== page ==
$$ \beta=\frac{k\delta}{b}-1\quad \mbox{and}\quad \hat{\gamma}(k, \cdot,\cdot):=\gamma\biggl(\frac{k\delta}{b}-1,\cdot,\cdot\biggr). $$
Thus to prove Theorem 2.1, we turn to the bifurcation problem for the mapping \(\Phi_{\epsilon}(k,\cdot,\cdot):S\mapsto S\),
$$\Phi_{\epsilon}(k, x, y)=\left ( \begin{array}{@{}c@{}} \mu_{\epsilon}(\hat{\gamma}(k,x,y)) \\ M_{\epsilon}((\delta-b)\mu_{\epsilon}(\hat{\gamma}(k,x,y))+y-a) \end{array} \right )^{T}. $$
Next, as in [14], this system will be transformed equivalently into a special form of mapping so that the bifurcation problem can be handled easily. To do this, we consider the mapping \(\pi_{\epsilon}(k,\cdot,\cdot): S\mapsto S\),
$$\pi_{\epsilon}(k,x,y)=\bigl(y, M_{\epsilon}\bigl((\delta-b) \mu_{\epsilon}\bigl(\hat {\gamma}(k,x,y)\bigr)+y-a\bigr)\bigr). $$
Let W denote the image of S under the mapping \(\pi_{\epsilon}(k,\cdot,\cdot)\). From (H3), we see that both of \(\mu _{\epsilon}(\cdot)\) and \(M_{\epsilon}(\cdot)\) are invertible. Then \(\pi _{\epsilon}(k,\cdot,\cdot)\) is a homeomorphism with its inverse mapping \(\pi_{\epsilon}^{-1}(k,\cdot,\cdot): W\mapsto S\),
$$\pi_{\epsilon}^{-1}(k,u,v)= \biggl(\frac{1}{k} \biggl[ \mu_{\epsilon}^{-1} \biggl(\frac{M_{\epsilon}^{-1}(v)-u+a}{\delta-b} \biggr)+ \frac {u}{\delta}-\frac{a k}{b} \biggr],u \biggr). $$
By calculating, it can be checked that
$$ \pi_{\epsilon}\circ\Phi_{\epsilon}\circ \pi_{\epsilon}^{-1}(u,v)=F_{\epsilon}(k,u,v):= \bigl(v, G_{\epsilon}(k,u,v)\bigr), \quad (u,v)\in W, $$
where \(G_{\epsilon}(k,\cdot,\cdot)\) is defined by
$$\begin{aligned}& G_{\epsilon}(k,u,v) = M_{\epsilon}\bigl( \psi_{\epsilon}(k,u,v)\bigr), \\& \psi_{\epsilon}(k,u,v) = (\delta-b)\mu_{\epsilon}\bigl( \varphi_{\epsilon}(k,u,v)\bigr)+v-a, \\& \varphi_{\epsilon}(k,u,v) = \frac{ k}{\delta-b} \bigl(M_{\epsilon}^{-1}(v)-u+a \bigr)-\frac{v}{\delta}+\frac{ak}{b}. \end{aligned}$$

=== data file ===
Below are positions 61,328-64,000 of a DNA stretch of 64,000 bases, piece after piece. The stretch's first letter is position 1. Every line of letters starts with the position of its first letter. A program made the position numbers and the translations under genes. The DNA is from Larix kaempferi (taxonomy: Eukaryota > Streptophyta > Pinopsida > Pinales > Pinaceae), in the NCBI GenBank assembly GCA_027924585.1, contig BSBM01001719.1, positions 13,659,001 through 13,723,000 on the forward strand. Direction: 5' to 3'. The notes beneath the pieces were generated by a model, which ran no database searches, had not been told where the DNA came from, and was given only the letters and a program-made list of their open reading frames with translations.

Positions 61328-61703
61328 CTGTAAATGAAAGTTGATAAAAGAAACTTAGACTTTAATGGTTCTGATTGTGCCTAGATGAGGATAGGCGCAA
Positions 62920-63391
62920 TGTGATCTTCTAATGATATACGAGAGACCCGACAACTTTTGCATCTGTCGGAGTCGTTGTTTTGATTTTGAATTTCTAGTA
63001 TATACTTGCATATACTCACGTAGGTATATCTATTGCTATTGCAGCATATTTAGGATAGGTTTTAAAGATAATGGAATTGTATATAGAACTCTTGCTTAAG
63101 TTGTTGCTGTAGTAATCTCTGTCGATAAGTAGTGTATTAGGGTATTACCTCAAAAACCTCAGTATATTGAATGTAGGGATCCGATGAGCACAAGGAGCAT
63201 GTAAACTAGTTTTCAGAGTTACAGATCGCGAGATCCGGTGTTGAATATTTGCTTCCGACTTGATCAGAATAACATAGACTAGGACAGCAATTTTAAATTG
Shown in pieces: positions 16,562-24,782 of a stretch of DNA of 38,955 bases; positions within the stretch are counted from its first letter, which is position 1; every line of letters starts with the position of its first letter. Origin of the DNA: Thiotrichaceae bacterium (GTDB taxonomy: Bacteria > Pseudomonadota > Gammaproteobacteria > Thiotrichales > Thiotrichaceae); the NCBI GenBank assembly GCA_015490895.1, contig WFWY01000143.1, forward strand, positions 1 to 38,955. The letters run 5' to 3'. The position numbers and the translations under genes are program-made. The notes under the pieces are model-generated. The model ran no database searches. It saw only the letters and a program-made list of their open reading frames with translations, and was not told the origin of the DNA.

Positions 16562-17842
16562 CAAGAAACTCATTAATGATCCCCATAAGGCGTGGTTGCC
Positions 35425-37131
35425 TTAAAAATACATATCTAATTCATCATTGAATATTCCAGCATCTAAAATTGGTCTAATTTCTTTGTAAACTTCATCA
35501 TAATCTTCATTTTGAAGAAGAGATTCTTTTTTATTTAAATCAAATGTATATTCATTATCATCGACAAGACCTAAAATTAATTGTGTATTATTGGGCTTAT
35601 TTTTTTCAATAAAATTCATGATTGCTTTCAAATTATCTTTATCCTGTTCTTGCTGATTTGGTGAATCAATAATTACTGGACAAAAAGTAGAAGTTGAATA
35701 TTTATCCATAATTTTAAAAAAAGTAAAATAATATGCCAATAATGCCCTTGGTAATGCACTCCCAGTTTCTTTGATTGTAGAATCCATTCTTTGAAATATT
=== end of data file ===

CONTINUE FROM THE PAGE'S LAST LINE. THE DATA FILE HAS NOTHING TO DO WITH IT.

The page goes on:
Then the mappings \(\Phi_{\epsilon}(k,\cdot,\cdot): S\mapsto S\) and \(F_{\epsilon}(k,\cdot,\cdot):W\mapsto W\) are conjugate by \(\pi _{\epsilon}(k,\cdot,\cdot):S\mapsto W\), and then we only need to study the bifurcation of the mapping \(F_{\epsilon}(k, \cdot,\cdot)\).

Noticing that \(\varphi_{0}(1,z_{0},z_{0})= w_{0}\) and \(\psi _{0}(1,z_{0},z_{0})=z_{0}\), by (H1) and (H2) we get the following lemma.

Lemma 3.1

The functions \(\varphi_{\epsilon}(\cdot,\cdot,\cdot)\), \(\psi _{\epsilon}(\cdot,\cdot,\cdot)\) and \(G_{\epsilon}(\cdot,\cdot,\cdot )\) have continuous fourth-order partial derivatives in a neighborhood of \((\epsilon,k,u,v)=(0,1,z_{0},z_{0})\).

For s in a neighborhood of \(s=z_{0}\), consider the equation
$$ \xi(\epsilon,k,s)\equiv s-G_{\epsilon}(k,s,s)=0. $$
Noticing that
$$\xi(0, 1, z_{0})=0,\qquad \xi_{s}(0,1,z_{0})=1- \frac{b}{\delta}>0 $$
and applying the implicit function theorem, we find that for \((\epsilon ,k)\) in a neighborhood of \((\epsilon,k)=(0, 1)\), (3.4) has a unique zero, denoted by \(z_{\epsilon,k}\), in a neighborhood of \(s=z_{0}\). Moreover, \(z_{\epsilon,k}\) is continuous jointly in \((\epsilon, k)\) and is continuously differentiable with respect to k. Obviously, \((z_{\epsilon,k},z_{\epsilon,k})\) is a fixed point of the mapping \(F_{\epsilon}(k,u,v)\). That is, the following lemma holds.

Lemma 3.2

For \((\epsilon, k)\) in a neighborhood of \((\epsilon,k)=(0,1)\), \(F_{\epsilon}(k,\cdot,\cdot)\) has unique fixed point \((z_{\epsilon,k},z_{\epsilon,k})\in W\). Moreover, \(z_{\epsilon ,k}\) is continuous jointly in \((\epsilon, k)\) and is continuously differentiable with respect to k.